If you already have a key file for you domain, you can share that file with the container. (Assuming your key is located in
docker run \ -v $(pwd)/artifacts:/tmp/ssl/ \ -v $(pwd)/keys:/var/keys/ \ -e ACME_HOSTNAME=example.com \ -e DOMAIN_KEY=/var/keys/domain.key \ -p 80:80 \ --rm harrise/acme-tiny-server
If not, you can automatically generate one along with your signed certificate.
docker run \ -v $(pwd)/artifacts:/tmp/ssl \ -e ACME_HOSTNAME=example.com \ -p 80:80 \ --rm \ harrise/acme-tiny-server
In both cases, your certificates and key files should be stored in
/tmp/ssl on the container after running. So you'll need to share that volume with a local directory.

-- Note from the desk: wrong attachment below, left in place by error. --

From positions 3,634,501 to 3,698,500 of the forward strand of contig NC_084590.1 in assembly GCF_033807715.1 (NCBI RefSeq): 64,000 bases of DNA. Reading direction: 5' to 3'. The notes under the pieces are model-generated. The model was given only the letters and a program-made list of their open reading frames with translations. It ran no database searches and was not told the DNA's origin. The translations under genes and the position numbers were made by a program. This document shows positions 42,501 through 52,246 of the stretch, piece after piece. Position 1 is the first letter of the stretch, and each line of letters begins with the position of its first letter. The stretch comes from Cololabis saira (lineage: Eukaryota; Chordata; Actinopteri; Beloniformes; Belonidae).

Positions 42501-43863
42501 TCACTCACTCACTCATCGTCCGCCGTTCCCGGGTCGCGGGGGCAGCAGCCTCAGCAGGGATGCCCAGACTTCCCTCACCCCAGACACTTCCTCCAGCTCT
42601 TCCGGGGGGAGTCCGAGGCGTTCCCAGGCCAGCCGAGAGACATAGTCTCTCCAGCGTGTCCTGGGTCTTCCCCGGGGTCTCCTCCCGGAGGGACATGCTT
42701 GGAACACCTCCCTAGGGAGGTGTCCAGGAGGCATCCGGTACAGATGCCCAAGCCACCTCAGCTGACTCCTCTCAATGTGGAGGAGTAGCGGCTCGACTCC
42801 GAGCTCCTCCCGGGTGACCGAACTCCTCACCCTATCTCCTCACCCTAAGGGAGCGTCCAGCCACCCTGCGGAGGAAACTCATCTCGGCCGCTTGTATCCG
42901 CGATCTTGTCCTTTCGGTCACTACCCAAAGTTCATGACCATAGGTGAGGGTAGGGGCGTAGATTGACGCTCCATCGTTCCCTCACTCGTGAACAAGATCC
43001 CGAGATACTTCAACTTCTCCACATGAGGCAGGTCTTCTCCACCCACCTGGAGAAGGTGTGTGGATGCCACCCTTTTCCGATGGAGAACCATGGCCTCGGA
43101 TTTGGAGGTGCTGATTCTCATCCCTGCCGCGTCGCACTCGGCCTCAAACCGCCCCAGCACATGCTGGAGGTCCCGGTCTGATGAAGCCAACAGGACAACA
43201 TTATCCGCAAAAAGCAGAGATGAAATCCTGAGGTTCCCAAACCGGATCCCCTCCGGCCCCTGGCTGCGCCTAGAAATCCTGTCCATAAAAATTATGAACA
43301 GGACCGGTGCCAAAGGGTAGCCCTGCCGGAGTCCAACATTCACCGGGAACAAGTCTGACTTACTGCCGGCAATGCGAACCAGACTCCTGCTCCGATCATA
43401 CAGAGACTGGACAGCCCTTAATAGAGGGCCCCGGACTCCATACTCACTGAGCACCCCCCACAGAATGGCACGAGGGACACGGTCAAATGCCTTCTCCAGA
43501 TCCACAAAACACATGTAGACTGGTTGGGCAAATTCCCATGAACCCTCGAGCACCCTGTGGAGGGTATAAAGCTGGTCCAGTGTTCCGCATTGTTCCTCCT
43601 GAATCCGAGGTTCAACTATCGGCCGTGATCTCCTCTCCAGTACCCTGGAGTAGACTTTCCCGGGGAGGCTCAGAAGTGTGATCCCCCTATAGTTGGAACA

You need to expose port 80 since this is just a nginx web server that hosts some
That also means that this has to be run on your actual webserver so that Let's Encrypt
can verify domain ownership.
Uses acme-tiny to get a signed certificate from the Let's Encrypt CA. The certificate will be valid for about 3 months.
Check out the acme-tiny README for more info.